The onset of myasthenic symptoms at birth or in patients with a family history of this disease has always made congenital forms of myasthenia a diagnostic possibility. With the advent of the acetylcholine receptor (AChR) and the calcium channel antibody test as markers for myasthenia gravis and Lambert Eaton myasthenia, it has become apparent that congenital myasthenia, like the congenital myopathies, may present later in life and, in some cases, without a family history.
Pathogenesis and Pathophysiology. Congenital defects of the neuromuscular junction can be divided into presynaptic, synaptic, and postsynaptic defects ( .Table.. 37-..3 ). Presynaptic disorders include defects in the synthesis of acetylcholine or in its packaging into the presynaptic vesicles, which reduces the amount of acetylcholine available for release. Synaptic defects involve a deficiency of acetylcholinesterase. Postsynaptic defects consist of abnormal function or numbers of acetylcholine receptors. Not all the congenital myasthenic syndromes have a well-defined cause. Some appear to be sporadic, but among the inherited cases, autosomal recessive inheritance is most common. The slow channel syndrome is inherited as an autosomal dominant trait.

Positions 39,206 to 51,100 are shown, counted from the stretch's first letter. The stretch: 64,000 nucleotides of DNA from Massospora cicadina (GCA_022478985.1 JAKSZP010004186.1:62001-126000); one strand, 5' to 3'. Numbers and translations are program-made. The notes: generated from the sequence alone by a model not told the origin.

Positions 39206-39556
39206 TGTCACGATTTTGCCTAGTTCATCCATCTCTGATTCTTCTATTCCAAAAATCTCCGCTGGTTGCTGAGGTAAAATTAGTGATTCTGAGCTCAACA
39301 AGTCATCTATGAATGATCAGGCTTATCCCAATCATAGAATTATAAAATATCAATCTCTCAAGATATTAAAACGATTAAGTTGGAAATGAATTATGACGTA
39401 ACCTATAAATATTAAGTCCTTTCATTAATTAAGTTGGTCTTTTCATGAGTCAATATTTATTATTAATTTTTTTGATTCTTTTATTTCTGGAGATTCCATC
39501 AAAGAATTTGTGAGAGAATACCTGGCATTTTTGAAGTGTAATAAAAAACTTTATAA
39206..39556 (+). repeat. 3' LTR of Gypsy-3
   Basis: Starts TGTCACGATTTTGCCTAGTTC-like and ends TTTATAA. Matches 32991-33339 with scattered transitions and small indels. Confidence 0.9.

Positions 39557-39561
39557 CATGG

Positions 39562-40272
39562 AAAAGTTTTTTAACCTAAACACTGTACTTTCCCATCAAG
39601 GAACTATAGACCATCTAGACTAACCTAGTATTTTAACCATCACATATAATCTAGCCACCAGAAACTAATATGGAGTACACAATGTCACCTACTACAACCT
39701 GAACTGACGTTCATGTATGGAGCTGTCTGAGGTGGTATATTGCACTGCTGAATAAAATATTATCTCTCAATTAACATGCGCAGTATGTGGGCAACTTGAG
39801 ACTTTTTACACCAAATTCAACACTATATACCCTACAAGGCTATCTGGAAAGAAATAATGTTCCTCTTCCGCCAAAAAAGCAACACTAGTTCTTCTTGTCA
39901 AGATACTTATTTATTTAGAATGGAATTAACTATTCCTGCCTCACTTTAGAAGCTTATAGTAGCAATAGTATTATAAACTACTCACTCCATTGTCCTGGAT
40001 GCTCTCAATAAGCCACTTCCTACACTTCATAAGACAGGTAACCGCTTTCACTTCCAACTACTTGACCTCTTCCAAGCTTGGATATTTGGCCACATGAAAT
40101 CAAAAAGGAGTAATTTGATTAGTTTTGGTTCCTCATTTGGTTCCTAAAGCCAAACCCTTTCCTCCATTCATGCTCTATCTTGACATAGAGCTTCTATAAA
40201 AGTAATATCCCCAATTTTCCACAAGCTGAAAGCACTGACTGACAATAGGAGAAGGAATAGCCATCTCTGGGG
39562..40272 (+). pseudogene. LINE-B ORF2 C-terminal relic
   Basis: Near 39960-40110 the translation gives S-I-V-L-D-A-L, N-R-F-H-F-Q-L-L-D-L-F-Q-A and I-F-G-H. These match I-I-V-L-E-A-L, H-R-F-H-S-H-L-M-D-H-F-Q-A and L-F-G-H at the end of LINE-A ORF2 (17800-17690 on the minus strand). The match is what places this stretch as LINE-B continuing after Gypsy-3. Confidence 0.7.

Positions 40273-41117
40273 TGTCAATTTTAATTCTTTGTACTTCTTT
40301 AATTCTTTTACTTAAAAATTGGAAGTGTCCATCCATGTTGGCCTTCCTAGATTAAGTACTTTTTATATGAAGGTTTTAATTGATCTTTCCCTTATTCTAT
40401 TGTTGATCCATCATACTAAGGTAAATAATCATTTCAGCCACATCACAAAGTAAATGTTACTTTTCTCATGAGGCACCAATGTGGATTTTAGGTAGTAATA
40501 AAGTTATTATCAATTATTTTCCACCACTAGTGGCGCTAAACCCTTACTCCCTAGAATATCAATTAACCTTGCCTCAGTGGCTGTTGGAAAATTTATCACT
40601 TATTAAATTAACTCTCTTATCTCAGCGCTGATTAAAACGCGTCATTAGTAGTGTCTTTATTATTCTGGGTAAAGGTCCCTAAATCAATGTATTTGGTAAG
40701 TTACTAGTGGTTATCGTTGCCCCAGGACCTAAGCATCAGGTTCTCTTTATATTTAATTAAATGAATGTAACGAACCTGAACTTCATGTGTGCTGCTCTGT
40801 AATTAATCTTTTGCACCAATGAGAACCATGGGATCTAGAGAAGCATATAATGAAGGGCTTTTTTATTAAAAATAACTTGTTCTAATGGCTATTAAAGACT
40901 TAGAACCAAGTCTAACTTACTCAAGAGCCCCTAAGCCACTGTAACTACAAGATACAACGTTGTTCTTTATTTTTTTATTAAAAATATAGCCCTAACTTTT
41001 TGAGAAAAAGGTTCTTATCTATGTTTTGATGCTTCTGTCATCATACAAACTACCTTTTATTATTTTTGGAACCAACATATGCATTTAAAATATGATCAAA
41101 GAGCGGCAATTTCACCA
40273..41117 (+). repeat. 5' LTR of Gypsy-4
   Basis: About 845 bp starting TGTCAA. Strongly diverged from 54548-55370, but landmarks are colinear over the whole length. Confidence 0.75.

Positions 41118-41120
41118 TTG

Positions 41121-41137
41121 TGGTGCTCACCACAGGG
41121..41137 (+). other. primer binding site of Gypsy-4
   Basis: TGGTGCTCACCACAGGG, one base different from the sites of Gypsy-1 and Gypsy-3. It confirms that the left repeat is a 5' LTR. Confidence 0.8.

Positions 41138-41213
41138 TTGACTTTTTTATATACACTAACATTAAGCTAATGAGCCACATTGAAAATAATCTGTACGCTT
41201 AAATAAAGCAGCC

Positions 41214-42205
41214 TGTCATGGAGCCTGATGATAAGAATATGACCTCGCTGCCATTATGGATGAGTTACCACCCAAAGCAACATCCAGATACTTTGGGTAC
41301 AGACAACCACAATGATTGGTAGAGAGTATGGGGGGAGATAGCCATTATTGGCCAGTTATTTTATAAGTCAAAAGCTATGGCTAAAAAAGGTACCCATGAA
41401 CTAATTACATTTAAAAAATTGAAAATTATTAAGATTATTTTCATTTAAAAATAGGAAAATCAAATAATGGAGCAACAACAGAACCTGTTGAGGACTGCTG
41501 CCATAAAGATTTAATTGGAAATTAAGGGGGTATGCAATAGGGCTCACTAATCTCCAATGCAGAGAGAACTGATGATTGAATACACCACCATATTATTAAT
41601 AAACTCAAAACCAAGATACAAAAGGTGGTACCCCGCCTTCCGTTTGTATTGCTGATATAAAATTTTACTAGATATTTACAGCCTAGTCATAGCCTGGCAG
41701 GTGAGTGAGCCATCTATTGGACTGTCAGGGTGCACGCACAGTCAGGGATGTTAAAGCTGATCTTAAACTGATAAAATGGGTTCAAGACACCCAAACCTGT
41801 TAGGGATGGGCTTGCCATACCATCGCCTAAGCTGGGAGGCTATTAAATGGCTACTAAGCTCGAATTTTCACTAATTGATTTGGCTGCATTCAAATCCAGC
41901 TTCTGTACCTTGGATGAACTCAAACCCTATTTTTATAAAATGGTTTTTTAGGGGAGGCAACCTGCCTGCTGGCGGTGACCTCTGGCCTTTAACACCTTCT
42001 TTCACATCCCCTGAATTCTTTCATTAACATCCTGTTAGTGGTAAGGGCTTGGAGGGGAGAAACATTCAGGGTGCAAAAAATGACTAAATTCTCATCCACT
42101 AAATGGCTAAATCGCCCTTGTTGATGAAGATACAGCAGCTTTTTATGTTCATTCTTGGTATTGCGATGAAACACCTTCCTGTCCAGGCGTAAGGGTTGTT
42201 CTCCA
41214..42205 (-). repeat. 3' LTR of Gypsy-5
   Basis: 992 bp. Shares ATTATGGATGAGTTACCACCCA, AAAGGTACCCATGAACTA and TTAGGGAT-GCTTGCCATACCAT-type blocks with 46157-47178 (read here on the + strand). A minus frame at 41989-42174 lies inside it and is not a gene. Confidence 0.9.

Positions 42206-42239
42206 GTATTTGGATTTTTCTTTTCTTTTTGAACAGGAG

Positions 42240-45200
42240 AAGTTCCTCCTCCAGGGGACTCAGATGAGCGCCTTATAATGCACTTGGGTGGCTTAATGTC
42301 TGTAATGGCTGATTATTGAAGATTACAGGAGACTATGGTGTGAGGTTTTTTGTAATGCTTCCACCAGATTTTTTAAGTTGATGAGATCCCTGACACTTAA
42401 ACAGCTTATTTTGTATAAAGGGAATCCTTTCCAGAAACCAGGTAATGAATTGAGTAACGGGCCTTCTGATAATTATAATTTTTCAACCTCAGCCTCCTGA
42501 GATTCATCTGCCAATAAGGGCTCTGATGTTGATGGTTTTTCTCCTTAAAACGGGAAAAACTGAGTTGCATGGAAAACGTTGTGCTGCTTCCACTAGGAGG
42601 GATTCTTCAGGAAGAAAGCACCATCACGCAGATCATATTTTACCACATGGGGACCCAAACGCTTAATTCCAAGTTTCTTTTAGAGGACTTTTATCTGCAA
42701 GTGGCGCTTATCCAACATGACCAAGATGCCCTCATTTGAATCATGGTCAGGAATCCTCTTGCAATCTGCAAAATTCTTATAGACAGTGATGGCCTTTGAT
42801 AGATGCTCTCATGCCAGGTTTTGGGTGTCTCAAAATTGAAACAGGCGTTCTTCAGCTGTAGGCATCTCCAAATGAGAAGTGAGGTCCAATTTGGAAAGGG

Epidemiology and Risk Factors. Precise incidence figures are not available, but the congenital myasthenias represent a minority of patients with myasthenia and are rare diseases. Some patients with congenital myasthenia undoubtedly remain undiagnosed and later in life are presumed to have serologically negative autoimmune myasthenia, particularly if they respond well to anticholinesterase treatment.
Clinical Features and Associated Disorders. Only the broad clinical features of the congenital myasthenias are described; the individual syndromes are listed in Table.3Z-3 . , '31' Presentation of the congenital myasthenias can be similar to that of congenital myopathies, with presentation as a floppy baby. These patients may have difficulty with feeding, delayed motor milestones, and persistent or sometimes progressive limb weakness. Skeletal abnormalities can result from this weakness. Ocular, bulbar, and respiratory weakness may occur, but some of the syndromes are notable for the lack of ocular involvement. Other syndromes have a characteristically later time of onset, typically in the second or third decade. The distinguishing feature is fatigability or fluctuating weakness, usually becoming worse with activities such as feeding, crying, or moving. In patients with some of the myasthenic syndromes, episodic exacerbations occur with fever or emotional
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